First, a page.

Painter and printmaker Gabor Peterdi has explored various graphic media, but he is best known for his engravings. Peterdi was born near Budapest, Hungary, where his parents, both poets, were active in avant-garde circles. His talents were recognized at an early age: as a teenager, he received a Prix de Rome.
After studying in Rome and Paris, Peterdi immigrated in 1939 to the United States. His technical sensitivity and skill, demonstrated in his art and in his teaching, helped generate a revival of printmaking in this country. An influential teacher, he has written books on the history and techniques of printmaking and established workshops at Hunter College, the Brooklyn Museum Art School, New York University, and Yale University, where he became a professor in 1960.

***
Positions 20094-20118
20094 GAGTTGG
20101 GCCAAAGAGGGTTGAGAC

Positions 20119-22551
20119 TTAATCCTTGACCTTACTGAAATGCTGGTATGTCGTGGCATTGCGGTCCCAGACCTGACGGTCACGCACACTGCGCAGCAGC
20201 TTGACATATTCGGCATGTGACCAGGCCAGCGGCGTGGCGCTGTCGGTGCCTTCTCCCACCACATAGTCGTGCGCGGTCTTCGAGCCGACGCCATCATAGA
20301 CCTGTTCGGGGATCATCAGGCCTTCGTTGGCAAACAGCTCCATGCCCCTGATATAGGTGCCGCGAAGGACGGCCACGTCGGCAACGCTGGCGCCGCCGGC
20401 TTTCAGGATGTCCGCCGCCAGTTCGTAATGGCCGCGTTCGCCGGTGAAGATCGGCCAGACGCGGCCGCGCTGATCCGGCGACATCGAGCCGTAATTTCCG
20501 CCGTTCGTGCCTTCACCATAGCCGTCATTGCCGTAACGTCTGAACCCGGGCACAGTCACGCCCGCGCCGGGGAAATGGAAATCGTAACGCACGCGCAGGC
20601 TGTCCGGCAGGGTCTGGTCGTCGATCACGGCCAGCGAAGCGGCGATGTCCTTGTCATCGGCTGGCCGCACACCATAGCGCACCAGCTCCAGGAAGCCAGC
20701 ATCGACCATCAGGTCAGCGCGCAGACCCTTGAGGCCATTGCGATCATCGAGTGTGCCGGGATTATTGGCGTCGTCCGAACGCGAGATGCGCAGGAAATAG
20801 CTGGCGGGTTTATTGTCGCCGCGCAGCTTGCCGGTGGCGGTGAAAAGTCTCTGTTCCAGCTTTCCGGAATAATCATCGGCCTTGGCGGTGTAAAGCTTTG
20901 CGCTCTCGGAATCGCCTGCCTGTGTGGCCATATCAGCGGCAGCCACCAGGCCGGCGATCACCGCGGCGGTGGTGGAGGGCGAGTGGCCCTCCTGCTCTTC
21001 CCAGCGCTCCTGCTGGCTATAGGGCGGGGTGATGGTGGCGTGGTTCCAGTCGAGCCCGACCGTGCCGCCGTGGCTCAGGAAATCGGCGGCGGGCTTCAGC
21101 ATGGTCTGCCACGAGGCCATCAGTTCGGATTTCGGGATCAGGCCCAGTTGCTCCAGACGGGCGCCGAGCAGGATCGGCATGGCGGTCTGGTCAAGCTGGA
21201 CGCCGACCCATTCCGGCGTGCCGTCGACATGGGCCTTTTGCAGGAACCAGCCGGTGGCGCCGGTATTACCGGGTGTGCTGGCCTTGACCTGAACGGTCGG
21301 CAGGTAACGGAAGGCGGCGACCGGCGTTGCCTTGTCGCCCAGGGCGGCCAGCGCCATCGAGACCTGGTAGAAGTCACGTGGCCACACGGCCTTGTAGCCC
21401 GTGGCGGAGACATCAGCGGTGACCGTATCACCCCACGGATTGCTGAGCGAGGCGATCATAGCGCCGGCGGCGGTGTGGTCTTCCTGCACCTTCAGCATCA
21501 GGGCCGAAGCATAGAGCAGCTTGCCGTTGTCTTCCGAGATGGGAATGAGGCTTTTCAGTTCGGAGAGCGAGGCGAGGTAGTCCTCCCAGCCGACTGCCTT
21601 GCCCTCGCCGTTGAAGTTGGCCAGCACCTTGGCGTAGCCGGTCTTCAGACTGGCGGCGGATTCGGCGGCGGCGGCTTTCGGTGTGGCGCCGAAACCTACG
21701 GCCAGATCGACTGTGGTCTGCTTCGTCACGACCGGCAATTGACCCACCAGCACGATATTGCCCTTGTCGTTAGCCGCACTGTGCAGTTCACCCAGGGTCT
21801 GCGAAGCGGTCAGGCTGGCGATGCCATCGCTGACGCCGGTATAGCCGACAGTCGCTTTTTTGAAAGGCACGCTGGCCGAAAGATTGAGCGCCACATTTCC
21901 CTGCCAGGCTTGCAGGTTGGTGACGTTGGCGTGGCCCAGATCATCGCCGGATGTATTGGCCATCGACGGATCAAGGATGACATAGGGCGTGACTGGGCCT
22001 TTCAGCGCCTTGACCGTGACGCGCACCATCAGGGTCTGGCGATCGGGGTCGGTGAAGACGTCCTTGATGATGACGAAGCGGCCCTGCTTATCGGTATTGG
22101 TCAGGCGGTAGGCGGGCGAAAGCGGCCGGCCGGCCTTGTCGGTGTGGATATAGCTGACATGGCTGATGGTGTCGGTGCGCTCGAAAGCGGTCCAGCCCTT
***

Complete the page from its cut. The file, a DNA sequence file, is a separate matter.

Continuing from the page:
Peterdi's art is neither purely naturalistic nor abstract; instead, his use of line, shape, and tone is forceful and expressive, evoking the essence of his subjects. His work often conveys the power of nature, from the germination of seeds to the torrential downpour in his etching, Angry Sky. The rock formations, lava flows, and ice fields that he has seen during travels throughout the United States have also inspired the content of his prints.
[This is an excerpt from the interactive companion program to the videodisc American Art from the National Gallery of Art. Produced by the Department of Education Resources, this teaching resource is one of the Gallery's free-loan educational programs.]